Legislator seeks to eliminate licensing fees

Published 12:11 am Saturday, January 24, 2015

NATCHEZ A local legislator is attempting to eliminate hunting and fishing licensing fees for Mississippi residents saying sportsmen shouldn’t have to pay to do something that’s a God-given right.

Sen. Melanie Sojourner, R-Natchez, introduced Senate Bill No. 2446 earlier this week which calls for a repeal of the state law that requires residents to pay for hunting and fishing licenses through the Mississippi Department of Wildlife, Fisheries and Parks.

Any Mississippi resident ages 16 through 64 must obtain a hunting license, except while hunting on lands titled in their name.

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Those licenses range anywhere from $32 for an all encompassing sportsman’s license to  $17 for a permit allowing all game hunting and freshwater fishing.

Sojourner said she believes a voter-approved addition to the state’s constitution last year listing hunting and fishing as a constitutional right negates the need for residents to pay for those licenses.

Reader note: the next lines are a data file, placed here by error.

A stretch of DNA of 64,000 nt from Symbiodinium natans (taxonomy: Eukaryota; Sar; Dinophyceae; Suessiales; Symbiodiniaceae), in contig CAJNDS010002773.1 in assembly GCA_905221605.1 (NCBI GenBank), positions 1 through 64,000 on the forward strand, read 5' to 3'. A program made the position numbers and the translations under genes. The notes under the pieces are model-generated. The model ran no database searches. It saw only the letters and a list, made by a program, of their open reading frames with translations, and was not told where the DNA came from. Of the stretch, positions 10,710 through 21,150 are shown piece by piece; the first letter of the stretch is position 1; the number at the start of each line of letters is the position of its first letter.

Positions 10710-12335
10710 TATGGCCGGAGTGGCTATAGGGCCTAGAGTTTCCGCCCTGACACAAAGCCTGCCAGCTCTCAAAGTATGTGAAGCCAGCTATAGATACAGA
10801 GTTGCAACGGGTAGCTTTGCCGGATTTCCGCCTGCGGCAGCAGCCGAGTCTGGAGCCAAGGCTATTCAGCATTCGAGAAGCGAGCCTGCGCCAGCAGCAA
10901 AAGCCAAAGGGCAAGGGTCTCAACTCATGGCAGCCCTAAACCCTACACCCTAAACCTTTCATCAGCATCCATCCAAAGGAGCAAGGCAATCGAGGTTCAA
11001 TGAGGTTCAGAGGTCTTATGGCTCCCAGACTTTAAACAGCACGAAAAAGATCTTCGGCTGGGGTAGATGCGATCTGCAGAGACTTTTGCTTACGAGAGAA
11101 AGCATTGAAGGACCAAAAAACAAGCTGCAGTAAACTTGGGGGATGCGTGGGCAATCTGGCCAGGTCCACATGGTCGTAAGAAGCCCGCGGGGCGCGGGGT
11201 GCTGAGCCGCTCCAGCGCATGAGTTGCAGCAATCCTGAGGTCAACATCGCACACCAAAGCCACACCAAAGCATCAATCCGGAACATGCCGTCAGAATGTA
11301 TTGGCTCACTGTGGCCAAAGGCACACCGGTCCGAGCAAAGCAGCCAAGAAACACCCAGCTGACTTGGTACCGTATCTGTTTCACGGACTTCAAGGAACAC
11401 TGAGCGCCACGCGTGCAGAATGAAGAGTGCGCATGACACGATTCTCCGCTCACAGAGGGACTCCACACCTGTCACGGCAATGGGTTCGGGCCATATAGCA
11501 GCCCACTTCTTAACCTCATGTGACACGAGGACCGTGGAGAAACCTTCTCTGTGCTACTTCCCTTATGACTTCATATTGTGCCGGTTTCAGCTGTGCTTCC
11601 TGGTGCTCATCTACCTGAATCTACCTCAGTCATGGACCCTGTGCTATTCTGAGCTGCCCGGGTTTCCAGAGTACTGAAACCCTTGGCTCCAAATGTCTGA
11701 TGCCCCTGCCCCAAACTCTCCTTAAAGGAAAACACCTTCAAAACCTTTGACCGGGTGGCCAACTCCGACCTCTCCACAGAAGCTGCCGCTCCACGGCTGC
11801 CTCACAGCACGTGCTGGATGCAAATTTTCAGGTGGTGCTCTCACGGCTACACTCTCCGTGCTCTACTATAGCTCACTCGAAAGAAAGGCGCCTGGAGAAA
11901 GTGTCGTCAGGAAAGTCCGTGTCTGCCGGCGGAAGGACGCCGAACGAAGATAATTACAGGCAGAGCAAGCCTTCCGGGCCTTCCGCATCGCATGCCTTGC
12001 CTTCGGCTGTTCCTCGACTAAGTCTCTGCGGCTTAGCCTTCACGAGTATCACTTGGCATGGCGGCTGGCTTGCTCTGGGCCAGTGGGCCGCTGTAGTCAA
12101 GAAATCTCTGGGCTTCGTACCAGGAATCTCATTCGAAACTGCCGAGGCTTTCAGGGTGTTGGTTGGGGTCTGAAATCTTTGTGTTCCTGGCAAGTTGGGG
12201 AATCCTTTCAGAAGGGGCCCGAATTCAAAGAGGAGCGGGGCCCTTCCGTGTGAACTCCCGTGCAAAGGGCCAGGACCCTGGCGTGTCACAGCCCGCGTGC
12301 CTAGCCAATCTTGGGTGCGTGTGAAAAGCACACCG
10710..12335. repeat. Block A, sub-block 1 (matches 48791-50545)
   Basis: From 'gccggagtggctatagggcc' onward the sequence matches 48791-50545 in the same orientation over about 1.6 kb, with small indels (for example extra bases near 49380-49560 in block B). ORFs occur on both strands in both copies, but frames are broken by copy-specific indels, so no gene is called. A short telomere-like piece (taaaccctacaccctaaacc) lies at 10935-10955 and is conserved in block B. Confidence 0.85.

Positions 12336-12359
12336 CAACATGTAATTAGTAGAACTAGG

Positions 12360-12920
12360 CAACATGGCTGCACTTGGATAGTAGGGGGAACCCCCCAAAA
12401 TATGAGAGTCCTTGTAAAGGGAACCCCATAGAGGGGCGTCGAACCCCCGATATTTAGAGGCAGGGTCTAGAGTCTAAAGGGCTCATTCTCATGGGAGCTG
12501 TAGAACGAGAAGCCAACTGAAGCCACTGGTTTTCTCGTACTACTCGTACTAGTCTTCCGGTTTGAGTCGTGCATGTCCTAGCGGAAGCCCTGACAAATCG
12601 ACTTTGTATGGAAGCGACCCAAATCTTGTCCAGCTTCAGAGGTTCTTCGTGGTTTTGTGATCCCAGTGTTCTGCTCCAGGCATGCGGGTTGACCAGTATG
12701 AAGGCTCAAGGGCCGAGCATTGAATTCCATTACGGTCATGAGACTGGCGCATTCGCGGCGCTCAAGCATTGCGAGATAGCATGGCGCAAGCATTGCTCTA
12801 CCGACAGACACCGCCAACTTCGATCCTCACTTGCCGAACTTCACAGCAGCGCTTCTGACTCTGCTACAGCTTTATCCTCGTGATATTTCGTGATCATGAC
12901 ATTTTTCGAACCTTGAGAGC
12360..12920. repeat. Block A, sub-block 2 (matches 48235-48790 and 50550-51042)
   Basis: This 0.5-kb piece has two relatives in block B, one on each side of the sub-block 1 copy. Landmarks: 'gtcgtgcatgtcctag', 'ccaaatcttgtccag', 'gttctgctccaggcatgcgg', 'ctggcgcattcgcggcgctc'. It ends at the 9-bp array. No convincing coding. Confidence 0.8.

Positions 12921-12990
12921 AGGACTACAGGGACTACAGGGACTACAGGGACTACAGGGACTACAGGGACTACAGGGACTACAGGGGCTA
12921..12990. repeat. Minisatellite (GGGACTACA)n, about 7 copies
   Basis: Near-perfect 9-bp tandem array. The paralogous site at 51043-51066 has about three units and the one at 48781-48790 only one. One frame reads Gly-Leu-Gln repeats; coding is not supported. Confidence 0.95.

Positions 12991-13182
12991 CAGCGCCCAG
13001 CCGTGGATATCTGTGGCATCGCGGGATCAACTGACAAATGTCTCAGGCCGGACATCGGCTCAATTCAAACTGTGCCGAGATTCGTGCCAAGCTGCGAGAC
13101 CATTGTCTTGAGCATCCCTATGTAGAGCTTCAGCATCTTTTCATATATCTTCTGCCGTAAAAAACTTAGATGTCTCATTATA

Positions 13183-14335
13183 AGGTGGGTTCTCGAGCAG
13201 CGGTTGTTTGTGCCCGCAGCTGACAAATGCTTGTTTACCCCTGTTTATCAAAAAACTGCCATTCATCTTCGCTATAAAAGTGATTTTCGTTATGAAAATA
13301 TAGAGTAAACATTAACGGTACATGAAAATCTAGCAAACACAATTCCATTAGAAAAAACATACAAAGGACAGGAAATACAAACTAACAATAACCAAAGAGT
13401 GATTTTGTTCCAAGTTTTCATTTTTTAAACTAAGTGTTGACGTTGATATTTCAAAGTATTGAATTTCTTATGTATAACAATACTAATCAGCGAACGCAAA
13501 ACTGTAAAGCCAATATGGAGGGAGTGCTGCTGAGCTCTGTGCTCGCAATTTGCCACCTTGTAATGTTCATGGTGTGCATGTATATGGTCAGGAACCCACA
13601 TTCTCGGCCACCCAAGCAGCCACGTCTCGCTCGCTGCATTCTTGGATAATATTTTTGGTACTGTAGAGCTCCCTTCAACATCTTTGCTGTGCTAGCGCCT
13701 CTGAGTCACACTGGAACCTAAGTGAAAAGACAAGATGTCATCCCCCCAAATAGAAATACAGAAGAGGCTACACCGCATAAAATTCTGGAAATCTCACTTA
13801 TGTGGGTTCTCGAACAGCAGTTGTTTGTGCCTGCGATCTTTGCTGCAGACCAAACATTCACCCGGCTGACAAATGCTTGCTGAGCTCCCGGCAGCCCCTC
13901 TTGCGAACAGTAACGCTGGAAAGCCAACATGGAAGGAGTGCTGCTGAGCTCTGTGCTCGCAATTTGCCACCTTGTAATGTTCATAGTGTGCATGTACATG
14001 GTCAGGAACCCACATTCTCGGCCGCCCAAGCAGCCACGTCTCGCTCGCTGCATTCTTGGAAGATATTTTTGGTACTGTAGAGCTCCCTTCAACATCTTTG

“I started looking at it like, if we’re going to recognize this as a God-given right, why are we penalizing people to pay a fee to engage in that right?” Sojourner said. “I visited with constituents around the district, and I think sportsmen love the notion of not having to pay that fee.”

But Sojourner said she doesn’t want to simply cut off a revenue stream to the Mississippi Department of Wildlife, Fisheries and Parks.

“I do not want wildlife and fisheries thinking I’m saying, ‘We’re going to automatically cut you, and I don’t care about you’ because that’s not true,” Sojourner said. “I come from an agriculture and sportsman family, and we’re very supportive of what wildlife and fisheries does.

“I just think there are more creative ways we can look at getting those funds, while also rewarding Mississippi sportsmen.”

Sojourner said MDWFP brought in $571,000 in licensing fees last year and is projecting to bring in $570,000 during this fiscal year.

The Republican senator said she believes revenue stream could be supplemented with the state’s budget surplus or by finding excess spending in MDWFP’s budget.

“We can make that difference up and even that shortfall without penalizing the hunters and fishermen who are abiding by the law and engaging in hunting and fishing,” Sojourner said. “It just comes back to why should we possibly ask people to pay for something that the voters have said is their God-given right?”

If approved, the legislation would take effect July 1.

James Walker, director of public affairs for the MDWFP, was unavailable for comment Friday.